Do Basenjis suffer from separation anxiety? Being separated from a loved one or a place one has grown fond of is something that can have certain effects on their well-being. The same applies to the animals we have as pets.
With time, bonds and affection grow between pet and owner or the place they relate to as home. Separation anxiety is when someone is afraid to be away from a particular person or a space.
Yes, Basenjis, to some degree do suffer from separation anxiety. This usually manifests as destructive chewing, loud continuous barking, or peeing “accidents” indoors. Though most owners may resort to crating their Basenji, doing so for long hours can make the situation worse.
Basenjis are quite intelligent and able to pick up on certain things. They quickly learn to associate certain actions with outcomes. For example, putting on our shoes will signal to them that we are about to leave the house.
This action can cause your Basenji to be anxious. It is important for owners or those wanting to get one to know how to identify the symptoms and find solutions to them.
Table of Contents
What are the Symptoms of Separation Anxiety in Basenjis?
As an owner of a B, you need to be able to be able to distinguish their behavior. When treating separation anxiety in Basenjis, the goal is to teach your B to be okay with being left alone. The training needs to be set up in a way that allows them to be in a situation without anxiety or fear.
If you are considering bringing a Basenji into your home, you may need to take note of the following behaviors:
Chewing, Digging, and Destruction
Basenjis with separation anxiety chew on objects, door frames, or window sills. They also dig at doors or destroy household objects when left alone.
Urinating and Defecating
Your Basenji will either urinate or defecate anywhere when left alone.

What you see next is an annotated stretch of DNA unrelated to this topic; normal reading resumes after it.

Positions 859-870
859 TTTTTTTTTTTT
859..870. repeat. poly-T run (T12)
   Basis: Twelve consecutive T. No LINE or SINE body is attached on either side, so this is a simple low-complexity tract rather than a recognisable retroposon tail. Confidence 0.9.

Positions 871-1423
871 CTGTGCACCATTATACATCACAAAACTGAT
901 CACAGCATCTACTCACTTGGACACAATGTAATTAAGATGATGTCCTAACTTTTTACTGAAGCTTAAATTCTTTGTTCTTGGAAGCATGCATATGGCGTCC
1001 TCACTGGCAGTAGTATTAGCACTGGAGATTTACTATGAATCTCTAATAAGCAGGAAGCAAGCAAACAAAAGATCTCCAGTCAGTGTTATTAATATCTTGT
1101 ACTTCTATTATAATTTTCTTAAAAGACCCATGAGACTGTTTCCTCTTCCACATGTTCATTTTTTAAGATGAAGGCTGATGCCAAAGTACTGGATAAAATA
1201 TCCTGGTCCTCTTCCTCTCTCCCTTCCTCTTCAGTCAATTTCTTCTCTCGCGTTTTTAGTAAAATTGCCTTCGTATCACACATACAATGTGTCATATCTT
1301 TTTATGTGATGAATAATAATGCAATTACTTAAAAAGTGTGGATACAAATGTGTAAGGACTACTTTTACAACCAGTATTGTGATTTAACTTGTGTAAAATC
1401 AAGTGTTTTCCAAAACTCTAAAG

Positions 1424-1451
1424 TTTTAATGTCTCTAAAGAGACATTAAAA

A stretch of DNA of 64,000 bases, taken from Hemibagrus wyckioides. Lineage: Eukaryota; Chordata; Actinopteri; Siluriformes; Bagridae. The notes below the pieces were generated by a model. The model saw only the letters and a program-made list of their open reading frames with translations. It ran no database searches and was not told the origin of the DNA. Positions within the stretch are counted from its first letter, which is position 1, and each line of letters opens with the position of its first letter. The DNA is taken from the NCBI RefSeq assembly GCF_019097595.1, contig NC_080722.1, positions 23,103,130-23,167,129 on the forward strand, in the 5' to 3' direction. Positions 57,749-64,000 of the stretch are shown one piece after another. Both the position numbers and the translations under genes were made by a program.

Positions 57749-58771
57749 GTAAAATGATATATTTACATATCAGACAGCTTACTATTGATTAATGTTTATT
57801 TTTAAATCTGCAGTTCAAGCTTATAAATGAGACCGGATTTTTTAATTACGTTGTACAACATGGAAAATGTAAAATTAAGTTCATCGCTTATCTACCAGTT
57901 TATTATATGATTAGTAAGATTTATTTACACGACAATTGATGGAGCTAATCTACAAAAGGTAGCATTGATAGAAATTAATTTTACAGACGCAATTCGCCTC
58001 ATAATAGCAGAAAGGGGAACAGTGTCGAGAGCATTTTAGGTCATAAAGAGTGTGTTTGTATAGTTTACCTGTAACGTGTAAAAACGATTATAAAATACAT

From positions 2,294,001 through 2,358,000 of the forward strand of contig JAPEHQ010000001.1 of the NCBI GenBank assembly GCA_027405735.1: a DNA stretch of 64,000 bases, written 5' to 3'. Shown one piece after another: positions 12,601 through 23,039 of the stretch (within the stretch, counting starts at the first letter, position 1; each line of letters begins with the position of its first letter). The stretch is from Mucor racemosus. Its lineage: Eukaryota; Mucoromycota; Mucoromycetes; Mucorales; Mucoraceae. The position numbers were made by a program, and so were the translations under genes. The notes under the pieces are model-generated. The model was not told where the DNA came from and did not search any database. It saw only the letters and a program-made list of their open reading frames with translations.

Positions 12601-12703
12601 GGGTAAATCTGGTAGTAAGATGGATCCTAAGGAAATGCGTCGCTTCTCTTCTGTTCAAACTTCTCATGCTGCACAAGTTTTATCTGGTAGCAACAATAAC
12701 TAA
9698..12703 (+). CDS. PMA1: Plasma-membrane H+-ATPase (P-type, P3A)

Barking and Howling
Like any dog with separation anxiety, Basenjis might bark or howl when left alone. This behavior is so persistent and it’s only triggered by the owner’s absence.
Your Basenji can try to escape from an area where he’s confined when he’s left alone or separated from his guardian. This does not happen when the owner is present.
Some Basenjis walk a specific path in a fixed pattern when left alone. It can be in circular patterns, while others walk back and forth in straight lines.
All the above don’t happen when the owner is around. Most of these behaviors can result in self-injury, such as cuts and scraped paws.
How Can Help a Basenji Suffering from Separation Anxiety?
After identifying symptoms such as those stated above in your Basenji, the next step is to try and help them. In as much as there are many recommended ways to deal with it, you can use the following effective ways:
In training any dog, it is important to start small and take it step by step. The same applies in helping a Basenji suffering from separation anxiety. Owners can start out by leaving them for a few minutes and observing their reactions.
Every relationship’s success is based on good communication. When leaving the house, be calm and avoid any display of affection towards the dog. Make your departure seem like a casual/no big deal thing. This allows the dogs to feel and know that they are okay even in your absence.
It is also helpful to take your Basenji out for walks early before you leave the house. Saying goodbye to your Basenji way before leaving is also helpful.
Taking your Basenji for early walks, keeping them fed, and hydrated tends to help. By the time you leave the house, your Basenji will be worn out a bit and in rest mode. The time needed for Basenjis to be okay with being left alone differs. The difference is due to how serious the separation anxiety is and also the method of treatment used.
How Long can you Leave your Basenji at Home Alone?
You can leave your Basenji at home for several hours may be up to 8 hours. This can happen when they are well trained.
The training includes, crate training where you teach your Basenji to stay at home in their crate. This crate allows your Basenji to sleep whilst you are gone. For you to leave them in there, provide food, toys, blankets so that they can be able to play and eat.